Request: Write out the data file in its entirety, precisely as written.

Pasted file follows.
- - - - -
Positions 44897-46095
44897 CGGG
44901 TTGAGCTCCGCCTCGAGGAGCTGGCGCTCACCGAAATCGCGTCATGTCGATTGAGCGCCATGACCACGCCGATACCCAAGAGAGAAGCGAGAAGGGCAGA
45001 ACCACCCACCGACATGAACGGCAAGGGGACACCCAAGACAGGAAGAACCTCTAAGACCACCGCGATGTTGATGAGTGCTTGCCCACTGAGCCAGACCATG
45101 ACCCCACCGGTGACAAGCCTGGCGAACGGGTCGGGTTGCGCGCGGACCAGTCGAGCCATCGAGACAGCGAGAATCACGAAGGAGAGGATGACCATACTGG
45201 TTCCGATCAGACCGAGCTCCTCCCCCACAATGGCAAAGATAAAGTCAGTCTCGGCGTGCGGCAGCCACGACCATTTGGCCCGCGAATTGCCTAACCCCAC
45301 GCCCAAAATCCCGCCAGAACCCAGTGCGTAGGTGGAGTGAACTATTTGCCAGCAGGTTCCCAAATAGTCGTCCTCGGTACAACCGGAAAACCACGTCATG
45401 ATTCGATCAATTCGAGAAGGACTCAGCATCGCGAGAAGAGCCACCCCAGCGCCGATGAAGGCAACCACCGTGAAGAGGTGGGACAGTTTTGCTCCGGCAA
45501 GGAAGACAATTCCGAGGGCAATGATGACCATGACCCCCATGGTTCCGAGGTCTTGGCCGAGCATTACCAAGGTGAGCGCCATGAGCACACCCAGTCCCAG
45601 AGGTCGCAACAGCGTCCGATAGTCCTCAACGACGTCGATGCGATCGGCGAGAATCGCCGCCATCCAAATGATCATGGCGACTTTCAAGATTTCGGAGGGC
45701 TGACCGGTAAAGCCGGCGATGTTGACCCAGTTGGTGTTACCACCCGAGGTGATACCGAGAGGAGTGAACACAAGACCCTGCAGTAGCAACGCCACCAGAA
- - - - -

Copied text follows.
Positions 44897-46095
44897 CGGG
44901 TTGAGCTCCGCCTCGAGGAGCTGGCGCTCACCGAAATCGCGTCATGTCGATTGAGCGCCATGACCACGCCGATACCCAAGAGAGAAGCGAGAAGGGCAGA
45001 ACCACCCACCGACATGAACGGCAAGGGGACACCCAAGACAGGAAGAACCTCTAAGACCACCGCGATGTTGATGAGTGCTTGCCCACTGAGCCAGACCATG
45101 ACCCCACCGGTGACAAGCCTGGCGAACGGGTCGGGTTGCGCGCGGACCAGTCGAGCCATCGAGACAGCGAGAATCACGAAGGAGAGGATGACCATACTGG
45201 TTCCGATCAGACCGAGCTCCTCCCCCACAATGGCAAAGATAAAGTCAGTCTCGGCGTGCGGCAGCCACGACCATTTGGCCCGCGAATTGCCTAACCCCAC
45301 GCCCAAAATCCCGCCAGAACCCAGTGCGTAGGTGGAGTGAACTATTTGCCAGCAGGTTCCCAAATAGTCGTCCTCGGTACAACCGGAAAACCACGTCATG
45401 ATTCGATCAATTCGAGAAGGACTCAGCATCGCGAGAAGAGCCACCCCAGCGCCGATGAAGGCAACCACCGTGAAGAGGTGGGACAGTTTTGCTCCGGCAA
45501 GGAAGACAATTCCGAGGGCAATGATGACCATGACCCCCATGGTTCCGAGGTCTTGGCCGAGCATTACCAAGGTGAGCGCCATGAGCACACCCAGTCCCAG
45601 AGGTCGCAACAGCGTCCGATAGTCCTCAACGACGTCGATGCGATCGGCGAGAATCGCCGCCATCCAAATGATCATGGCGACTTTCAAGATTTCGGAGGGC
45701 TGACCGGTAAAGCCGGCGATGTTGACCCAGTTGGTGTTACCACCCGAGGTGATACCGAGAGGAGTGAACACAAGACCCTGCAGTAGCAACGCCACCAGAA